Manual students honored with namesake planets for science fair success


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Kaylee Arnett

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Mathur and Korner pose with their presentation board at the 2015 International Science and Engineering Fair. Photo courtesy Diya Mathur.

The Intel International Science and Engineering Fair (ISEF) recently arranged to name two minor planets after Diya Mathur (11, MST) and Sophia Korner (11, MST) for their success at the May 2015 ISEF in Pittsburgh.

Mathur and Korner have been working together on the same scientific research—an investigation into haptic perception, or the perception of applying force—since the eighth grade. Last year, the two engineered, designed and programmed a glove that measured the amount of force applied with one’s thumb, middle and index fingers. Creating the glove was a preliminary step in Mathur and Korner’s journey to create a superior prosthetic arm incorporating their cumulative findings from years of research.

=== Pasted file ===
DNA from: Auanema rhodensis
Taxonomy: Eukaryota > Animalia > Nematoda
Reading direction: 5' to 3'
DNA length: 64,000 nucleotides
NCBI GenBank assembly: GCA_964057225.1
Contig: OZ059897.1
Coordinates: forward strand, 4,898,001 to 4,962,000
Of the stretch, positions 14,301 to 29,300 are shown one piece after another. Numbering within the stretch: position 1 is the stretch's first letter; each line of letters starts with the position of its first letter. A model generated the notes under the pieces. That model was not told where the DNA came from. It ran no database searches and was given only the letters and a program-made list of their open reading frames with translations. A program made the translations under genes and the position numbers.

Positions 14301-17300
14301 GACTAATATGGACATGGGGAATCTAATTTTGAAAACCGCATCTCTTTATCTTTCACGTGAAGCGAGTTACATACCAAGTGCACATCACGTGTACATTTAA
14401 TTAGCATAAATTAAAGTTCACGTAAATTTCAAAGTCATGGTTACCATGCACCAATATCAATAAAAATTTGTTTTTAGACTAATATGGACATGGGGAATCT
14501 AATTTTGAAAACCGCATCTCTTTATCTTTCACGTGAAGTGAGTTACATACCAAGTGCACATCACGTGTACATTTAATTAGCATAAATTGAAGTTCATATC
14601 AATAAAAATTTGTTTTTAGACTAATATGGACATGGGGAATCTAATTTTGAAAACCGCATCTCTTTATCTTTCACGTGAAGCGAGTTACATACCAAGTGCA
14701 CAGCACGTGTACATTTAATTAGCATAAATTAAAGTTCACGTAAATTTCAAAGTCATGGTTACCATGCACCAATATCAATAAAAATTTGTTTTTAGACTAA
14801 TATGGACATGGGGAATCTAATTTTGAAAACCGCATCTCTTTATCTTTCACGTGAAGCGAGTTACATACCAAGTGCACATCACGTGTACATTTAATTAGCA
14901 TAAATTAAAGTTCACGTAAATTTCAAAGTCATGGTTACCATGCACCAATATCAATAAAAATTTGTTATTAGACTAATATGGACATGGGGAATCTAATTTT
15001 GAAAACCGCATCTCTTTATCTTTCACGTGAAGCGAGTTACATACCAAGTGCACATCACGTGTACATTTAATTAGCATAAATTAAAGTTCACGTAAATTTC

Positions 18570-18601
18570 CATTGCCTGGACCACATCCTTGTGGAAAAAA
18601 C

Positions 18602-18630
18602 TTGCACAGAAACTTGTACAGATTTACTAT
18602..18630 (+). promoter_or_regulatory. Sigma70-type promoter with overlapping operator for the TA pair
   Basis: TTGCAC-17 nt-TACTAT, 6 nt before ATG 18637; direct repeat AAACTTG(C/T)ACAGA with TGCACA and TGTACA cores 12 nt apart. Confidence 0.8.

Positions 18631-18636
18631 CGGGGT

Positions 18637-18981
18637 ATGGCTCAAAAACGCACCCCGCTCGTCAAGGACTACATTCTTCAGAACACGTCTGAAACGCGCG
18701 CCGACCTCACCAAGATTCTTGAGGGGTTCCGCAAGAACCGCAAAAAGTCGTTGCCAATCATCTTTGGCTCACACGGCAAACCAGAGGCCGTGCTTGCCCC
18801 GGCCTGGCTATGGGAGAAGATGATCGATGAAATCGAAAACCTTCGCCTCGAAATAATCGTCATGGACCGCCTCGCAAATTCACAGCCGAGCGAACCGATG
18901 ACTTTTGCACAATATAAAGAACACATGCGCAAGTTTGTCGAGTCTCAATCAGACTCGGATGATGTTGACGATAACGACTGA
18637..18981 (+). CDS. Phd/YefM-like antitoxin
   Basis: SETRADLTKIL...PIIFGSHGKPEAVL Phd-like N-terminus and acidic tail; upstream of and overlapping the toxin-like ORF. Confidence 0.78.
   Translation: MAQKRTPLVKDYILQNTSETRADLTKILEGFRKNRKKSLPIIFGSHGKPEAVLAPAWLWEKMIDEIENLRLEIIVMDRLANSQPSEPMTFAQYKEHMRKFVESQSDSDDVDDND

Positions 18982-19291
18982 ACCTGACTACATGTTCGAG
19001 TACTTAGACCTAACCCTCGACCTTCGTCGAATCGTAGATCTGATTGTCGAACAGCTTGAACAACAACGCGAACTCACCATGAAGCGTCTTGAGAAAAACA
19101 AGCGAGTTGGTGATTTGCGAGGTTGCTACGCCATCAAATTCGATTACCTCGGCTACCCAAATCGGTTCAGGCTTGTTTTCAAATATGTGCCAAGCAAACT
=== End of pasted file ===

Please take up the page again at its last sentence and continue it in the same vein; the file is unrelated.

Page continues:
After winning the second place Best of Fair honor at the state level, Mathur and Korner advanced to the international level of competition, where they won first place in the Behavioral and Social Sciences category.

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Diya Mathur (11, MST). Photo by Kaylee Arnett.

The two also won a first place special award from the American Intellectual Property Law Association, a third place special award from the National Aeronautics and Space Association and the ISEF Cultural and Scientific to China Award.

“My dream was really just to go to ISEF,” Mathur said. “Just being on Team Kentucky was everything, but when we actually found out we won, it was unbelievable.”

Korner said that she and Mathur were informed they would be receiving an additional honor some time after the competition. The planets, Diyamathur and Sophiakorner, were officially presented at the beginning of January—approximately eight months following the science fair.

Sophia Korner (11, MST). Photo by Kaylee Arnett.

“The experience was gratifying,” Korner said. “It was one thing to be told that it would happen, but quite another for my name to actually be among the stars.”

The two will be continuing their research together this year, as they begin the process of designing and engineering their prosthetic arm.

“I am still so amazed that Sophia and I aimed for the stars, and got a minor planet named after each of us,” Mathur said. “Now I really do believe that anything is possible.”